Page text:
"It’s pretty hard to argue that when the main players effectively represent the four most valuable companies in the world, where their customer base is in the billions, that these are small, disruptive, nimble flexible companies," he explains.

"They pervade every aspect of our lives and they, therefore, should be held to account. It seems to me absurd that a broadcaster can put out something that’s outrageous and get fined by the regulator or even threatened with being taken off air, but the business model of some of these platforms means that somehow they shouldn’t be touched by common-sense regulation." 

The two biggest dangers for tech regulation, Vaizey argues, are that restrictions become too prohibitive for start-ups to take on establishment tech and that restrictions on online hate speech could inadvertently result in statutory regulation of the press: "We're at a very difficult point where the press is online and the press are broadcasters. That is going to be a very hard issue to deal with."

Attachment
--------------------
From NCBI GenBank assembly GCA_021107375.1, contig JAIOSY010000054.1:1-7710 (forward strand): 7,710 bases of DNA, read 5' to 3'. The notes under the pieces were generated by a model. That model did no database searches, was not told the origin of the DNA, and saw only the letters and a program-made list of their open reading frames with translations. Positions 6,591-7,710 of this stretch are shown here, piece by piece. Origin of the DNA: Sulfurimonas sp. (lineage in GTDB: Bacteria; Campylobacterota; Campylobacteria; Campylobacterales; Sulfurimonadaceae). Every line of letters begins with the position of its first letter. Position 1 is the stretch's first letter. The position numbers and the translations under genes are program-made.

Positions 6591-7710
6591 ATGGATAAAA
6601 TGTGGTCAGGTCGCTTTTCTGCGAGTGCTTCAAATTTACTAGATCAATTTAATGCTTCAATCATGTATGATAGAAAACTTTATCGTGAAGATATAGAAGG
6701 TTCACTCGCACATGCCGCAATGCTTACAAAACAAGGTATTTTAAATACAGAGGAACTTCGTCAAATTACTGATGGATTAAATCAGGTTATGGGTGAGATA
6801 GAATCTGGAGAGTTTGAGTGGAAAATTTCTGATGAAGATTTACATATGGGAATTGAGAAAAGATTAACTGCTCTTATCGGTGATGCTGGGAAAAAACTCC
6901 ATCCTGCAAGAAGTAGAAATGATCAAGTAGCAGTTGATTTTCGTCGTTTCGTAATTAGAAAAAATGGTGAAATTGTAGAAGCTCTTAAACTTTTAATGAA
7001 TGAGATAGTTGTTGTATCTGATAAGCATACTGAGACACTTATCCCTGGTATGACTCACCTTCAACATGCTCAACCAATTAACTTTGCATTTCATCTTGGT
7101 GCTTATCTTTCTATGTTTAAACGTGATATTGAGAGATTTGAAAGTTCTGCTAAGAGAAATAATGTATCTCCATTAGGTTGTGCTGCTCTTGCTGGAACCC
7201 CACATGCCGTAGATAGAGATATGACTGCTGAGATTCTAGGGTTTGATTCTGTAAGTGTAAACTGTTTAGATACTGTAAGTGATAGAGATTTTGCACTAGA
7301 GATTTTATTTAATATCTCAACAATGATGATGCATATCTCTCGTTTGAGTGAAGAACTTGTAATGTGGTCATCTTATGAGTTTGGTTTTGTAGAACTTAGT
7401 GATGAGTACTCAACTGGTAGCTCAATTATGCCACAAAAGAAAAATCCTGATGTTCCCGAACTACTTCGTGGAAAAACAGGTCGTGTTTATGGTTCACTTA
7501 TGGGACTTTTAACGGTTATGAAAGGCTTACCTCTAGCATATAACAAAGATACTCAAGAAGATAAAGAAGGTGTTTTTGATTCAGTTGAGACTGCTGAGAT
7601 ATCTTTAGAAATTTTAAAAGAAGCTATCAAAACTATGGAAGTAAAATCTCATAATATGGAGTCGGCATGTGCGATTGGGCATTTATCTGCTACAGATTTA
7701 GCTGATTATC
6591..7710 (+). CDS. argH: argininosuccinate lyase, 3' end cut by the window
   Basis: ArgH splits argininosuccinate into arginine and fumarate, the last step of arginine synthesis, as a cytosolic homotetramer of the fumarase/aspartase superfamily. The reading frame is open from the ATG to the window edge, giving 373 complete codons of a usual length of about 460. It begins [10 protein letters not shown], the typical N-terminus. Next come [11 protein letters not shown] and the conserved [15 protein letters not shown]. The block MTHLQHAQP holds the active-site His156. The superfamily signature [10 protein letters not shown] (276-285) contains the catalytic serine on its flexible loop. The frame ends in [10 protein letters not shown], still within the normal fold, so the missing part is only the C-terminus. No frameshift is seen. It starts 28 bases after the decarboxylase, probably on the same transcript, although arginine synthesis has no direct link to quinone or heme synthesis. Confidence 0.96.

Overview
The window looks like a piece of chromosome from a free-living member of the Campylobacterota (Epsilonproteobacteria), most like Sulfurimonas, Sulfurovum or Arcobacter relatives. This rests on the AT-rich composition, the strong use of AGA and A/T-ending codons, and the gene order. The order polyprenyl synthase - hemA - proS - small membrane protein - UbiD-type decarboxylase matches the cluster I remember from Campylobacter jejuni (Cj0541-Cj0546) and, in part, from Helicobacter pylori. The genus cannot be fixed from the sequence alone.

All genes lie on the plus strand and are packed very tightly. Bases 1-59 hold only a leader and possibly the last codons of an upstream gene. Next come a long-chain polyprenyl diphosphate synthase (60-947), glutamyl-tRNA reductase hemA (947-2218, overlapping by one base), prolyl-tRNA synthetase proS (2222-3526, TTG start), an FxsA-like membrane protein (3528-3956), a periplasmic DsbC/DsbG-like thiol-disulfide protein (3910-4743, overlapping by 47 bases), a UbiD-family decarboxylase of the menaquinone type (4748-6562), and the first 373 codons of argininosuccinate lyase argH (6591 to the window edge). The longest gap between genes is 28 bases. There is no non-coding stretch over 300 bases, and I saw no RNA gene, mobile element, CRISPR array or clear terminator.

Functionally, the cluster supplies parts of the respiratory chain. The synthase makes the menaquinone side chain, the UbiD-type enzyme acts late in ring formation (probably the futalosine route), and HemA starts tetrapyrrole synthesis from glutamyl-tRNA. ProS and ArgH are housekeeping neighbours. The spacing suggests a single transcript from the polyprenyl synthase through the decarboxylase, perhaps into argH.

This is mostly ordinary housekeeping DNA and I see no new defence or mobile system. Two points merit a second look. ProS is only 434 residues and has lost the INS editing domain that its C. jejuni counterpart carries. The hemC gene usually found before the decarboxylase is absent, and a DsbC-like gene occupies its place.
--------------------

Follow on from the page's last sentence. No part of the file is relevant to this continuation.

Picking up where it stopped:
The limits of freedom of speech and a desire to tackling online hate speech have come into full view again this weekend, after US president Donald Trump's racist tirade against four ethnic-minority congresswomen of colour in which he told them to "go back" to their "broken and crime-infested" countries.

But Vaizey suspects the tech giants are quietly welcoming regulation, compared with the unfortunate status quo of appearing to be dragged from a fundamentalist free-speech stance into policing hate speech and online abuse.

"I think it's helpful for them to have an independent regulator to potentially take those decisions for them and give them legitmacy," he continues. "An independent regulator would help produce an element of consistency in terms of what consumers could expect from social media."